[QUOTE]If I were in the position of hiring AI developers (I'm speaking theoretically, of couse; I'm actually on the other end of the table a lot these days), I would argue that the game-specific solutions should be crafted on top of the foundation of existing industry knowledge. It's great to apply creativity, and it's always absolutely necessary to make an AI system that fits your specific game, but I would want any developer I hire specializing in AI to have a broad enough base in current "best practices" that he won't try to reinvent the wheel when faced with a new problem.[/quote] Just to add a bit more detail to my comment here: I believe that as an industry, we're going to have to standardize our techniques and design patterns for game AI more than we have in the past if we want to advance. No one would hire an engineer to write a renderer who didn't understand basic concepts like a "frame buffer" or a "quaternion" or "matrix multiplication," and AI is no different -- we increasingly have a set of well-defined, tried and tested techniques and design patterns we can apply to the most common problems in game AI. Having said that, even if you don't personally care about a candidate's familiarity with established game AI methods, I do think these questions will give a good sense of what approaches a candidate would use when faced with an unfamiliar problem.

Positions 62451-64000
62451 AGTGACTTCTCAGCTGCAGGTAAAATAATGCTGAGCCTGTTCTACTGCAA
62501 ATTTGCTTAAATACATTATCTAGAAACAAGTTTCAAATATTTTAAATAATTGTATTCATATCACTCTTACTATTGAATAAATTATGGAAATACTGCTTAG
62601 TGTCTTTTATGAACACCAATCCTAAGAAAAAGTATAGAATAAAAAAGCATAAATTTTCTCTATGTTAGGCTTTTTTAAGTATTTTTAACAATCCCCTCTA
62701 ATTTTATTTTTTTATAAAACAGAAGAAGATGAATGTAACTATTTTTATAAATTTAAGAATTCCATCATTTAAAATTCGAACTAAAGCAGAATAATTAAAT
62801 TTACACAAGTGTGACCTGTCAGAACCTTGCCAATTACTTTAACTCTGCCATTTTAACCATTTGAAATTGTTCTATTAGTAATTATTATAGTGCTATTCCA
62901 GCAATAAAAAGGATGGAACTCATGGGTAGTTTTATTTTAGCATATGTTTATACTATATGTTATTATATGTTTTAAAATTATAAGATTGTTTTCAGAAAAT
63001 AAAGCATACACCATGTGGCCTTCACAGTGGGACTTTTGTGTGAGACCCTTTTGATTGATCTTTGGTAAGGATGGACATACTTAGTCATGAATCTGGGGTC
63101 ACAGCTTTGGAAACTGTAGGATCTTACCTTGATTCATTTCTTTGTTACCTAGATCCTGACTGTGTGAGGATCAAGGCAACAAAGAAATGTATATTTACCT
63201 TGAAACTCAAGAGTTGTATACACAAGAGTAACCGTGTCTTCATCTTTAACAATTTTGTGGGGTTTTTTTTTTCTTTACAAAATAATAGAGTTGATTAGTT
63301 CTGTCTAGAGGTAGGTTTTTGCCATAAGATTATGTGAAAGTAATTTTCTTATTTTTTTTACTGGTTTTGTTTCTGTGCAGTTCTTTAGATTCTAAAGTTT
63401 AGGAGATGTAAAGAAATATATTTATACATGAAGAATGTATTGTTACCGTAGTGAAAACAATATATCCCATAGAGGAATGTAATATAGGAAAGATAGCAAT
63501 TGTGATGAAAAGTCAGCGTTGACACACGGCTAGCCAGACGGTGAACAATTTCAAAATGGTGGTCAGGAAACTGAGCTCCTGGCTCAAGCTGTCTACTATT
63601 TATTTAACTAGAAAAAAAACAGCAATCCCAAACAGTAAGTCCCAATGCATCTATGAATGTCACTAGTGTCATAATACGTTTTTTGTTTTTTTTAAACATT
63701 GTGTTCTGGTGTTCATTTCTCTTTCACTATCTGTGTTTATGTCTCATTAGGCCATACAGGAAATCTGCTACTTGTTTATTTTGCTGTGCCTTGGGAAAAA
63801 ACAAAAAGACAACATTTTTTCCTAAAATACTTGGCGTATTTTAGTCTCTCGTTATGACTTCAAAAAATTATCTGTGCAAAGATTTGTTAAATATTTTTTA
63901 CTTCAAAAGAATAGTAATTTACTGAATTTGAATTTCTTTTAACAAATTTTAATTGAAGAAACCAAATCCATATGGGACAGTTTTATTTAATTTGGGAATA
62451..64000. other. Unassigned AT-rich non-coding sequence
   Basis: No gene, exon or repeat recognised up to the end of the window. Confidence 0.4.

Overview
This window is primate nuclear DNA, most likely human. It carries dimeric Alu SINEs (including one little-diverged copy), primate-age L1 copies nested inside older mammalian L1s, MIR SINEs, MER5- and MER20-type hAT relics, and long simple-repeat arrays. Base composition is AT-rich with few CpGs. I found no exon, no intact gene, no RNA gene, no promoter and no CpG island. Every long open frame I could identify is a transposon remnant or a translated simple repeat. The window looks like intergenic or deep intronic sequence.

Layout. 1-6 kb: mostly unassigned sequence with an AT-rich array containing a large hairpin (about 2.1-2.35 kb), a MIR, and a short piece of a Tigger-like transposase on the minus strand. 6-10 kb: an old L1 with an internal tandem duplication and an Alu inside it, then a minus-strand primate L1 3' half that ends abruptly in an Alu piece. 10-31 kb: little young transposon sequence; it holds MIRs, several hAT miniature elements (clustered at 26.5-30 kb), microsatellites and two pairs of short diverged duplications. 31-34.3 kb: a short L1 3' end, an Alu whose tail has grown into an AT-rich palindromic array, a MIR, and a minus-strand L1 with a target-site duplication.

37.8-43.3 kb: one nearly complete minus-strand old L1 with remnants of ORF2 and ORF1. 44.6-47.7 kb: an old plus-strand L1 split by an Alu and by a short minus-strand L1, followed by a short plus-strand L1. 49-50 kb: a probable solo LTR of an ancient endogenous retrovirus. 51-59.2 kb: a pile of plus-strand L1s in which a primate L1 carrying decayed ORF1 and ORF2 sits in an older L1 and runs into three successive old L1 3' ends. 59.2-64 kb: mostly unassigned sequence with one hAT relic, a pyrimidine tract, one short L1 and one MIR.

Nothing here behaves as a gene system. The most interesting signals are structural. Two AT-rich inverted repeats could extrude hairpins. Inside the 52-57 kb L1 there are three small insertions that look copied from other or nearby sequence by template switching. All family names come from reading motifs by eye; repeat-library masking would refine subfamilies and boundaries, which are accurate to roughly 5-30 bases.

Dave Mark on June 27th, 2008